“In April 1914, two National Guard companies were stationed in the hills overlooking the largest tent colony of strikers, the one at Ludlow, housing a thousand men, women, children. On the morning of April 20, a machine gun attack began on the tents. The miners fired back. Their leader, a Greek named Lou Tikas, was lured up into the hills to discuss a truce, then shot to death by a company of National Guardsmen. The women and children dug pits beneath the tents to escape the gunfire. At dusk, the Guard moved down from the hills with torches, set fire to the tents, and the families fled into the hills, thirteen people were killed by gunfire.

“The following day, a telephone linesman going through the ruins of the Ludlow tent colony lifted an iron cot covering a pit in one of the tents and found the charred, twisted bodies of eleven children and two women. This became the Ludlow Massacre.”

Anti-union agencies began organizing violence against labor movement since late-19th-early 20th century. (Robert Michael Smith, From Blackjacks to Briefcases — A History of Commercialized Strikebreaking and Unionbusting in the United States, 2003) In the Third and Fourth World countries use of violence against the labor in the area of union and union organizing is more rampant, crude and forceful. The labor raises voice when law stands opposed to the labor’s rights; and, then, law executes its force against the labor to keep it in chains. Isn’t it violence against labor? These types of violence against labor should be considered while having a stocktaking of violence against labor.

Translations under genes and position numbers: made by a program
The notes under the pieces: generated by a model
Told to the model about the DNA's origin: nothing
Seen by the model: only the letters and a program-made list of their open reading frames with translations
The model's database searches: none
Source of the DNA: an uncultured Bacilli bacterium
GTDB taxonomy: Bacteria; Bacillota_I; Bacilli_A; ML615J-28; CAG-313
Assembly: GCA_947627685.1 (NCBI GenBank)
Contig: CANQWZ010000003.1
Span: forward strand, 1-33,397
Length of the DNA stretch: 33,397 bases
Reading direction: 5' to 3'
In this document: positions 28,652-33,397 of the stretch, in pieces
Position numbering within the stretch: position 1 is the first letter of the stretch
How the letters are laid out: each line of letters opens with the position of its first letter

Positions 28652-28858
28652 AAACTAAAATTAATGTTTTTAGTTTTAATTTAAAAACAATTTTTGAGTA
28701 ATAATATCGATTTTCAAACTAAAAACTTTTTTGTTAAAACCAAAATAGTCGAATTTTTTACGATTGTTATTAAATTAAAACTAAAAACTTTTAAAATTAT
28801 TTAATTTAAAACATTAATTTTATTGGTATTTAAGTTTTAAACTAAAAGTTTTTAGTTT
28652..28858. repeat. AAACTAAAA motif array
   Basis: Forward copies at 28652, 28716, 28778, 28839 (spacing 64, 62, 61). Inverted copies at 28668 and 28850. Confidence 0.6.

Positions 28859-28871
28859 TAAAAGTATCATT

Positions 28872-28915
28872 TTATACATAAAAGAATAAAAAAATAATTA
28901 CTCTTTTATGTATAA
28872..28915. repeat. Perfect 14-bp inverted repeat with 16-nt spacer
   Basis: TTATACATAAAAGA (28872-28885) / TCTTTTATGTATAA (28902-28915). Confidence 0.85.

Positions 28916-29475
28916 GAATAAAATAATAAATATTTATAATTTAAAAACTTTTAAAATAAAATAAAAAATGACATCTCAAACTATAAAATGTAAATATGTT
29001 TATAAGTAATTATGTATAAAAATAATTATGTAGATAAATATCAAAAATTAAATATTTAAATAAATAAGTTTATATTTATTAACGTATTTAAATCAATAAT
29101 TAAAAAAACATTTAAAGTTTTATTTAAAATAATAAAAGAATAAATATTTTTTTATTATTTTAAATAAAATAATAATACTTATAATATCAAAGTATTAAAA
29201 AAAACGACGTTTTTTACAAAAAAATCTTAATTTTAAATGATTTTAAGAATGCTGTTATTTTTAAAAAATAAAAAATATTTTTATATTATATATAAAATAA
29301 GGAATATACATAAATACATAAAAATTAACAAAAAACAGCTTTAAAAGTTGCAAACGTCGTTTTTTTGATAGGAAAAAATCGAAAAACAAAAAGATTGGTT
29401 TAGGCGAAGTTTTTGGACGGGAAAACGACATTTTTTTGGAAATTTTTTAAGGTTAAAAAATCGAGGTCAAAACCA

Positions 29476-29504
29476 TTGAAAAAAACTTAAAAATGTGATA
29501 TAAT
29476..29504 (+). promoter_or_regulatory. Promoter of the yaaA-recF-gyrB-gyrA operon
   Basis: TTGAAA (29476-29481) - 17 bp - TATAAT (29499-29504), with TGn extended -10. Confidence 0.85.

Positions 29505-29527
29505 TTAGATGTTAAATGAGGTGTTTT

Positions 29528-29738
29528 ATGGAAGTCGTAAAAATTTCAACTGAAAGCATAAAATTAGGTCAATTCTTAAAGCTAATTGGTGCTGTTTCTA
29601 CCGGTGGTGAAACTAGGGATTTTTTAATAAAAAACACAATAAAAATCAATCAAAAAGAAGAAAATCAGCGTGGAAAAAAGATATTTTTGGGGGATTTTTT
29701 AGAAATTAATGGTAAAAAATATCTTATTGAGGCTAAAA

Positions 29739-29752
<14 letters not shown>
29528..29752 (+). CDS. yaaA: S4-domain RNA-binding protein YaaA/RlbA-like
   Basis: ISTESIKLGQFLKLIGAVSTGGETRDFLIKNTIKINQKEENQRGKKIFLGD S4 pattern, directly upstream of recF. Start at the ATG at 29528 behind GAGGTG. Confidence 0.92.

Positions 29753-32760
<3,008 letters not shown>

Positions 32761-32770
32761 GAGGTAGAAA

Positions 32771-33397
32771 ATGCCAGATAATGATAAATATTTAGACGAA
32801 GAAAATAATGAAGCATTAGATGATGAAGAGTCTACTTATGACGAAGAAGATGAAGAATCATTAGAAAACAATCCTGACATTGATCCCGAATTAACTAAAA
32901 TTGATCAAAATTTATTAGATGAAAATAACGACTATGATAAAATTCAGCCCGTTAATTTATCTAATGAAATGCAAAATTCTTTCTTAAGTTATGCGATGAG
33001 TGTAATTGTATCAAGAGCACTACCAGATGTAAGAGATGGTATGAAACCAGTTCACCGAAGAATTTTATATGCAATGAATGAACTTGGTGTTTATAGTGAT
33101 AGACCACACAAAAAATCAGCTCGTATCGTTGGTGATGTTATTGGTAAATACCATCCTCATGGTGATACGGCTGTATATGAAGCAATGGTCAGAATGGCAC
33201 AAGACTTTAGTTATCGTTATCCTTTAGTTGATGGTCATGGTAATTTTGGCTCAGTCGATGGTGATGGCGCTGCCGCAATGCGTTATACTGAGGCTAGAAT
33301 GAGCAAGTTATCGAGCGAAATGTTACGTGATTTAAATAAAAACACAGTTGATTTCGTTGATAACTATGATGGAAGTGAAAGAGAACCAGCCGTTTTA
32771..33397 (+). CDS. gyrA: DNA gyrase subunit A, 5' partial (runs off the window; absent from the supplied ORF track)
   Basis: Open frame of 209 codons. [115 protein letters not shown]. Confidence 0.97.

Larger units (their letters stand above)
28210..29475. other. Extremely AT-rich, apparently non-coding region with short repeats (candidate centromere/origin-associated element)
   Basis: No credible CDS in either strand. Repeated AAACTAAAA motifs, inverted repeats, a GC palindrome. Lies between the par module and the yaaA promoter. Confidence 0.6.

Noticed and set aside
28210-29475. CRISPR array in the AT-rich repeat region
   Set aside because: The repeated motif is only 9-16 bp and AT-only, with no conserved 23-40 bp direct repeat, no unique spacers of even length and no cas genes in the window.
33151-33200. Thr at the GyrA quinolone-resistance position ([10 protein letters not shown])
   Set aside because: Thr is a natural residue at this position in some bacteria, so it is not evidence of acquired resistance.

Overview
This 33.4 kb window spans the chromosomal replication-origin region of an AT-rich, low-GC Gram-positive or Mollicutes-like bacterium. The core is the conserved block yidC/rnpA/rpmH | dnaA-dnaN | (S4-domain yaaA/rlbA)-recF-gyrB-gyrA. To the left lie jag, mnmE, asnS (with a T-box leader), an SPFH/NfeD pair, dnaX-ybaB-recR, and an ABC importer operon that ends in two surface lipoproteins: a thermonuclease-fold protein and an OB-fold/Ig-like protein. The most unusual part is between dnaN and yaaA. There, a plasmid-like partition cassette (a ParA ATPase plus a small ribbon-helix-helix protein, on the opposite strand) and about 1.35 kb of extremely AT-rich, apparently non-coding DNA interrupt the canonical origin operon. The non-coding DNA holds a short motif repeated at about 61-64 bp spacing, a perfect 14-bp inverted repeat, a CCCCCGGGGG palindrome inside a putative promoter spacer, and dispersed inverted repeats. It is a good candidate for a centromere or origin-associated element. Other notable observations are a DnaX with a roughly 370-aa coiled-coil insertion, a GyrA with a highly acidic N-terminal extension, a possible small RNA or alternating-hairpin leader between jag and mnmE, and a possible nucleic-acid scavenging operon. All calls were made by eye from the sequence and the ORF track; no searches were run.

It’s not the only violence against labor, the part of humanity that produces all essentials, resources, comforts and luxury for all parts of society, while they go hungry-half-fed-unattended during sufferings with diseases. Similar incidents of killings and massacres abound in many countries today. But, these aren’t told, aren’t interpreted. Yet, this – tell this incidents of killings of working people – is the need. It is an essential message to workers everywhere.

Capital, itself, is violent by its very existence, and as it expands, as it must or die, the violence must increase as well. While expanding, capital encroaches upon all types of space, beginning from geographical and ecological space to essentials of life and ideology, And in its this expansion campaign, as in militant campaigns, capital turns violent to chain all, to win over all, to engage all in its service. Market, market’s expansion, the free flow of capital and free transfer of profit, etc. take violent form whenever these encounter hindrance. This violence goes not only against the workers, but, against all in capital’s respective societies. It’s, therefore, essential to define violence from labor’s perspective, from the perspective of capital coercing and chaining labor.

This May Day, under the cloud of imperialist war and efforts to expand the imperialist war machine’s brute hands crossing oceans, from Europe to Asia, from the Atlantic to the Indo-Pacific, requires as its essential task to oppose capital’s violence, oppose war-capital’s violent campaign against all of humanity, as the military campaigns are hurting all of the human comity from Ukraine to countries in Africa, hurting people in Cuba, who are striving to have a dignified life, but in exchange are experiencing merciless sanctions that have created acute fuel shortages in the island-country. The fuel shortage is so acute that Cuba has had to cancel its central May Day celebrations in Havana.

Yet, labor, the working people in countries, in factories and foundries, in mines and industrial agriculture fields, will pay homage to their heroes, to their sacrificing comrades, and redeem the dream for a dignified, joyful, happy life free from exploitation.

Farooque Chowdhury, writing from Dhaka, Bangladesh, thanks Fred Magdoff and Michael D. Yates for editing the article.